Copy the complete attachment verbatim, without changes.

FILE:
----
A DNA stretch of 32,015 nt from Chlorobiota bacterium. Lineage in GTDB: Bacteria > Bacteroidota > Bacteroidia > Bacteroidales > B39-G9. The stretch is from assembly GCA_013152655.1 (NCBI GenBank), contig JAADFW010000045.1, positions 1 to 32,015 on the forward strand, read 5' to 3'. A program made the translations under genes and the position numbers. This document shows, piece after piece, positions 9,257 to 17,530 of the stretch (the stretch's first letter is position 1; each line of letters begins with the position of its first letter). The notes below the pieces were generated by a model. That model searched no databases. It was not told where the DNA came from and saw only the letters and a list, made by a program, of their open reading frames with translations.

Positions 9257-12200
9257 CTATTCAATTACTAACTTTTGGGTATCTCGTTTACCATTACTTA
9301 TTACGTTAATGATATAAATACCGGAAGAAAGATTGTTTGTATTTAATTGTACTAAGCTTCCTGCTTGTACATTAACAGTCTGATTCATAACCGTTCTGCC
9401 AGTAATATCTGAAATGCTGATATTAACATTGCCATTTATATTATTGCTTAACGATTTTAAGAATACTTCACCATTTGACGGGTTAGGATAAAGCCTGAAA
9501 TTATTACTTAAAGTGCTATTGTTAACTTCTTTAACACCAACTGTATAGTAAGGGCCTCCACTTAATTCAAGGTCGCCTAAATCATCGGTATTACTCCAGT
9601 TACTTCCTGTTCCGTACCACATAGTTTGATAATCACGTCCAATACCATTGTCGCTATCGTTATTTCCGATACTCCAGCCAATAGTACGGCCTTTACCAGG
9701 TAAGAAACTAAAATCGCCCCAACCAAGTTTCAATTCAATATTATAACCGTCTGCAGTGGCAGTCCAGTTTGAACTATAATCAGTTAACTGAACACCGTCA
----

A DNA stretch of 32,015 nt from Chlorobiota bacterium. Lineage in GTDB: Bacteria > Bacteroidota > Bacteroidia > Bacteroidales > B39-G9. The stretch is from assembly GCA_013152655.1 (NCBI GenBank), contig JAADFW010000045.1, positions 1 to 32,015 on the forward strand, read 5' to 3'. A program made the translations under genes and the position numbers. This document shows, piece after piece, positions 9,257 to 17,530 of the stretch (the stretch's first letter is position 1; each line of letters begins with the position of its first letter). The notes below the pieces were generated by a model. That model searched no databases. It was not told where the DNA came from and saw only the letters and a list, made by a program, of their open reading frames with translations.

Positions 9257-12200
9257 CTATTCAATTACTAACTTTTGGGTATCTCGTTTACCATTACTTA
9301 TTACGTTAATGATATAAATACCGGAAGAAAGATTGTTTGTATTTAATTGTACTAAGCTTCCTGCTTGTACATTAACAGTCTGATTCATAACCGTTCTGCC
9401 AGTAATATCTGAAATGCTGATATTAACATTGCCATTTATATTATTGCTTAACGATTTTAAGAATACTTCACCATTTGACGGGTTAGGATAAAGCCTGAAA
9501 TTATTACTTAAAGTGCTATTGTTAACTTCTTTAACACCAACTGTATAGTAAGGGCCTCCACTTAATTCAAGGTCGCCTAAATCATCGGTATTACTCCAGT
9601 TACTTCCTGTTCCGTACCACATAGTTTGATAATCACGTCCAATACCATTGTCGCTATCGTTATTTCCGATACTCCAGCCAATAGTACGGCCTTTACCAGG
9701 TAAGAAACTAAAATCGCCCCAACCAAGTTTCAATTCAATATTATAACCGTCTGCAGTGGCAGTCCAGTTTGAACTATAATCAGTTAACTGAACACCGTCA